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Spotlight on Brambles’ Recall division

When most investors think of Brambles (ASX: BXB), they think of blue CHEP pallets, which is fair enough, as not only is the humble pallet Brambles’ single largest earner, but it is also a global success story. There are however two divisions: Pooling Solutions and Recall, and as reported earlier in the week here, the company has announced plans to demerge the Recall business.

Pooling Solutions division

CHEP is part of the larger Pooling Solutions division. Pooling Solutions offers the provision of reusable pallets, crates and containers and associated logistics services through the CHEP and IFCO brands. On an underlying profit basis, in FY 2012 Pooling contributed around 86% of profits to the group (before Brambles HQ costs).

Recall division

The announced demerger is not the first time management has tried to separate Recall from Brambles. In August 2011, Brambles announced its intention to divest Recall. Eventually in June 2012, after “an extensive process” the company decided to retain Recall. Iron Mountain (NYSE: IRM), a US-based competitor, was touted as a logical owner, with private equity firms also believed to have looked at acquiring Recall. However, in the end no transaction proceeded.

Recall is a leading provider in document management and records management and is obviously the smaller division in terms of contribution to group profits. Globally in FY12 the business generated sales of US$845 million. Over the five years up to and including FY13, Recall is expected to have produced a compound average growth rate (CAGR) in revenue of 2%, while CAGR in profits over the same period are forecast to have increased by 3%.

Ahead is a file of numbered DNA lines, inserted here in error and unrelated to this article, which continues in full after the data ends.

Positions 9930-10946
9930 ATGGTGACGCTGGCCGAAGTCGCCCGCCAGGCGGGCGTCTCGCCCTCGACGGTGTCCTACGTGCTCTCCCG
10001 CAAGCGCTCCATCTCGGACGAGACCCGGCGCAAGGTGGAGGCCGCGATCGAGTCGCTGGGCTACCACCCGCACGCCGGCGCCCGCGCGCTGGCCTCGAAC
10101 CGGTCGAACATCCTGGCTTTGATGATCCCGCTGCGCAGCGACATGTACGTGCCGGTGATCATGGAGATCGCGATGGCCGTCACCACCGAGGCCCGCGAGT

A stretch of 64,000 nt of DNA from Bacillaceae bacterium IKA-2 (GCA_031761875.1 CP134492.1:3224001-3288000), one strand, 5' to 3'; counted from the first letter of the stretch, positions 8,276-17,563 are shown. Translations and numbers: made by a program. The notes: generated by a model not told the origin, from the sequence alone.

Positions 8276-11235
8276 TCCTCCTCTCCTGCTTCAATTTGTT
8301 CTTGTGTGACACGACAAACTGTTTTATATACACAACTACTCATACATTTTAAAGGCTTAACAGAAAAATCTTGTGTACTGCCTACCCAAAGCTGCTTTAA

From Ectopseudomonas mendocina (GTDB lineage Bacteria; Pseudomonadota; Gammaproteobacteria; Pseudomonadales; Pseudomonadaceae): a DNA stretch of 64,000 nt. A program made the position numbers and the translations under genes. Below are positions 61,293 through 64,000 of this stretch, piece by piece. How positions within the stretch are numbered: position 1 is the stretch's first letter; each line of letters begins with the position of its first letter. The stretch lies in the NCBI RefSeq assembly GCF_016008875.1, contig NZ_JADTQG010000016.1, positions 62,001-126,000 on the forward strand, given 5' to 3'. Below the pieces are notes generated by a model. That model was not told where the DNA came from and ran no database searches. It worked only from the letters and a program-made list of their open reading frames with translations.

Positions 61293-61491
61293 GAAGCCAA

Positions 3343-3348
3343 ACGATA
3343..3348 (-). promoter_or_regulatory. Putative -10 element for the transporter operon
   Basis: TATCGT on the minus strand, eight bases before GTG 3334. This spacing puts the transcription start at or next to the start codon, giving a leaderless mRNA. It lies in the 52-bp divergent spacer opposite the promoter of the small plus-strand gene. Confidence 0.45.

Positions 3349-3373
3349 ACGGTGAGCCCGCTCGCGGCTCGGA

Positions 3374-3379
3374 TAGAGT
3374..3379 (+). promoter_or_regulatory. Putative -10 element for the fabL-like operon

These growth rates are not likely to get investors overly excited particularly with management forecasting that FY13 revenues will fall 3% on the prior year in what is seen by management as “short-term issues impacting the 2013 financial year.” Pleasingly expectations are that Recall is “well-placed to generate growth in sales revenue and underlying profit in FY14.”

Foolish takeaway

It’s not unusual for one company to be considered “better” than the other in a demerger. The recent split of News Corp into Twenty-First Century Fox (ASX: FOX) and New Newscorp (ASX: NNC) has led many analysts to question the investment merits of New Newscorp. It’s exactly this market apathy or negativity which can lead to opportunities for investors to purchase an unloved spin-off at an undervalued price.

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Motley Fool contributor Tim McArthur owns shares in Twenty-First Century Fox and New Newscorp.

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